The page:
Friday, October 22

Cocaine beats alcohol for the first time among those seeking help with addiction problems



In 2020, in the midst of a pandemic, 39.1 percent of people with addiction problems treated at the NGO Proyecto Hombre was due to cocaine use, four points more than a year before and ahead of the problematic use of alcohol reason why 36.1 percent required help.

This is revealed by the 2020 Report of the Proyecto Hombre Observatory, presented this Friday and confirming the prevalence of cocaine, which for the first time exceeds alcohol, as the main substance generating demand for treatment in the 27 centers that this NGO has in Spain, and which annually serves more than 18,000 people.

According to the Observatory, which has the support of the National Plan on Drugs, in the last four years, treatments for cocaine use increased by 8 percent, And although in 2016 they represented 31.1 percent of the cases attended, in 2019 the figure was 35.3 and a year later, it already amounted to 39.1 percent.

If the sexes are taken into account, in men the consumption of cocaine grows by 12.9 percent in the last eight years.

Alcohol also continues to be a substance that generates a large number of treatment demands in both women and men; although alcohol is more prevalent among women, while cocaine addiction is greater in men.

Regarding alcohol, the most frequent attention refers to a consumption in large quantities and the average age of onset that people in treatment recognize is 16 years.

Another regular and problematic consumption that begins at an early age is that of cannabis (17 years) while the consumption of hallucinogens, inhalants and cocaine occurs between 19 and 21.

In the case of alcohol in large quantities, heroin and other opiates, the age of onset is between 22 and 25.

The latest consumptions occur in psychotropic medications such as benzodiazepines (26.5 years) and methadone (28.5 years).

According to the Observatory, by sex no relevant differences are appreciated, although women tend to initiate problem use later than men and especially alcohol in large quantities (four years later).

The profile of people with addictions seeking treatment corresponds to a 38-year-old man with a job and stable socio-familial life.

Women in treatment only assume 16.5 percent of people served.

The reasons why only 16.5 percent of women go to treatment responds, according to Project Man, “to a greater social stigma on women who use drugs or alcohol, since they have more family responsibilities”.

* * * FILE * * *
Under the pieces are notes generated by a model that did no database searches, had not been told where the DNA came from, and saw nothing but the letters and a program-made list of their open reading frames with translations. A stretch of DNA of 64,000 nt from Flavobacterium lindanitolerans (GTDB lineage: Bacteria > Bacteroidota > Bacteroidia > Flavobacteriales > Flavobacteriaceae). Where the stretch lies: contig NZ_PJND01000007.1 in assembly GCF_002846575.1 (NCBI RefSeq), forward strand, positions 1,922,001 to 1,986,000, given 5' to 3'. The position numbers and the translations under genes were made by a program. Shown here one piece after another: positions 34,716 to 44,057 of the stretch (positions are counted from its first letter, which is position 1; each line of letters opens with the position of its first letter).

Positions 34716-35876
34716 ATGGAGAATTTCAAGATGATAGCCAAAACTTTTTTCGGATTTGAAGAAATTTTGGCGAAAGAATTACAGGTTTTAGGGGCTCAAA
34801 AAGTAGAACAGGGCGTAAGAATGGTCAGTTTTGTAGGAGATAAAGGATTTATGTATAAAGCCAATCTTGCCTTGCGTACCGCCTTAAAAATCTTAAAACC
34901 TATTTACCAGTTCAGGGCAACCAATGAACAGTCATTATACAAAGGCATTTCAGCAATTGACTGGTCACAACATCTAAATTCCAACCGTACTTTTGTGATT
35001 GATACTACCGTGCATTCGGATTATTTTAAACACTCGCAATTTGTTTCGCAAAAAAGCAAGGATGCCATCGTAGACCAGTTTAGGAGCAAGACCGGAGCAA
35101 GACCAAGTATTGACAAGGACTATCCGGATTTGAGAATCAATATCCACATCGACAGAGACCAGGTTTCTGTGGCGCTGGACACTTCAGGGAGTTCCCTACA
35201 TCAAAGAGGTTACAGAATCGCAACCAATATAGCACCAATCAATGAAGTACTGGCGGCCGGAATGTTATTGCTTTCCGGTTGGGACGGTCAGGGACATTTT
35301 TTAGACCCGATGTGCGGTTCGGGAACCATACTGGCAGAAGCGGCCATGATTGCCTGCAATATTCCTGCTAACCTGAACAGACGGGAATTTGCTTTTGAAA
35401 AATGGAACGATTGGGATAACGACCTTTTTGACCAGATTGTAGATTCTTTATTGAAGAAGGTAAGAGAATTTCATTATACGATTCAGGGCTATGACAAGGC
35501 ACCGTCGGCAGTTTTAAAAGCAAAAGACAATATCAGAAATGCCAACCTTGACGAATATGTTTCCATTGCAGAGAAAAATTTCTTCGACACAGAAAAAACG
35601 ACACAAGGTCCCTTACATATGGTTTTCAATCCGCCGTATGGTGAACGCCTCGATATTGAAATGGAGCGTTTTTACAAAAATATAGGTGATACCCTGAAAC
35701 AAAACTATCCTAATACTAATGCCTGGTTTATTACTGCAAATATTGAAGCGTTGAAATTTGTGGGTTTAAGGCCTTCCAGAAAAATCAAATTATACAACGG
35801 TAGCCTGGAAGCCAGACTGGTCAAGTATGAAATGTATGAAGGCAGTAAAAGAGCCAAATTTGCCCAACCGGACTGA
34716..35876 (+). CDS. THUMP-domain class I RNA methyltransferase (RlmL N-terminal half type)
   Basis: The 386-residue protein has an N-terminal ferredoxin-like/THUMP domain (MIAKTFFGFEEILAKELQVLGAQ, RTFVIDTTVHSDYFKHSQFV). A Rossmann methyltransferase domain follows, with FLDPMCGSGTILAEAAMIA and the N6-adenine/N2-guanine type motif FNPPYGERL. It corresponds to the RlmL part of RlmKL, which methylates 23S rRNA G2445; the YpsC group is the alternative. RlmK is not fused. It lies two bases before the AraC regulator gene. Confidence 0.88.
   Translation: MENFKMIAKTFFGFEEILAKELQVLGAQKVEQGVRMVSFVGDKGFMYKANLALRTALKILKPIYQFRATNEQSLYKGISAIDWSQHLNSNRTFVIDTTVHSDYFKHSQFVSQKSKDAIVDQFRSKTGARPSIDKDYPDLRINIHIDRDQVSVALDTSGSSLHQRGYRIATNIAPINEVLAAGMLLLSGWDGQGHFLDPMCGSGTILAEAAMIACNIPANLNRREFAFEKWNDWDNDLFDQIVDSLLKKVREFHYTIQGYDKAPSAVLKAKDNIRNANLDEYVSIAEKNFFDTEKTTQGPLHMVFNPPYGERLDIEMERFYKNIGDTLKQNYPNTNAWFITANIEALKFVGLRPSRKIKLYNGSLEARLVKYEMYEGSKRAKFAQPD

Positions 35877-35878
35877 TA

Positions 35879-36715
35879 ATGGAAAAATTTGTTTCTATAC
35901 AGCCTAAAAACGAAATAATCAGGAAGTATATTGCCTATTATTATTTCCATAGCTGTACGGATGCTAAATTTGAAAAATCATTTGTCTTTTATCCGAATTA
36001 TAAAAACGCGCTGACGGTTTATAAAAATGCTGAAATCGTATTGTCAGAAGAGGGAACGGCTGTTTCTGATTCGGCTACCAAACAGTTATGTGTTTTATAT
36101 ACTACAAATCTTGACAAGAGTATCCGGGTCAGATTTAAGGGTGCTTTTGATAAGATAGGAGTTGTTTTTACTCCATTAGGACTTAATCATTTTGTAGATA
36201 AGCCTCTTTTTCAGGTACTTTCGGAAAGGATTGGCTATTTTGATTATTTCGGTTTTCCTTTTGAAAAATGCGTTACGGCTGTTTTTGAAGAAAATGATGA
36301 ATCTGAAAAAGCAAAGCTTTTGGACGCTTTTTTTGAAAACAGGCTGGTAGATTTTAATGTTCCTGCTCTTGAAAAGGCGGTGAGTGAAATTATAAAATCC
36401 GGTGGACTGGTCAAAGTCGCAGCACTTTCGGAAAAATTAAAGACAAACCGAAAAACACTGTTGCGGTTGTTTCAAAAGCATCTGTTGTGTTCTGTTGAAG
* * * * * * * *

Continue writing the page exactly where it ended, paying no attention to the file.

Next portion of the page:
But in addition to addictions, the report highlights the poor health of people under treatment.

Thus, 30.4 percent claim to suffer from some chronic medical problem It interferes with your daily life.

The study also found a high comorbidity of addiction and other psychological and emotional disorders among those who ask for help.

Disorders of severe anxiety (67.1 percent), followed by depression (53.1 percent) and emotional and psychological problems (49.4 percent).

Another important indicator of the degree of mental health impairment is the suicide, and 22 percent of the people cared for in Proyecto Hombre have attempted suicide.

Differences between genders are observed: women in treatment They have a higher incidence of psychological problems (67.3 percent) and have more cases of severe depression (70.8 percent) and suicide attempts.

Refering to source of income, since 2013 there has been an increase in employment and a decrease in dependence on colleagues and family.

However, that trend suffered a major setback in 2020, due to the lack of job prospects caused by the pandemic.

Therefore, in a pandemic, the percentage of those who receive unemployment benefits increases while the stable work.

On the eve of the International Day against drug abuse and illicit trafficking, which is celebrated this Saturday, Proyecto Hombre launches the #CombateLoInvisible campaign to show that addictions are still there “And we must combat them, betting on prevention and early detection.”

With the campaign, Proyecto Hombre wants to draw attention to the danger posed by having “internalized and normalized” consumption and addictions, forming part of our landscape (alcohol, cocaine, cannabis or pathological gambling).

For this reason, the central idea is to “dismantle myths and falsehoods” that are part of the discourse on consumption and that, “in some cases, convert fictitious data into credible information, which attributes qualities to substances that are nonexistent. “


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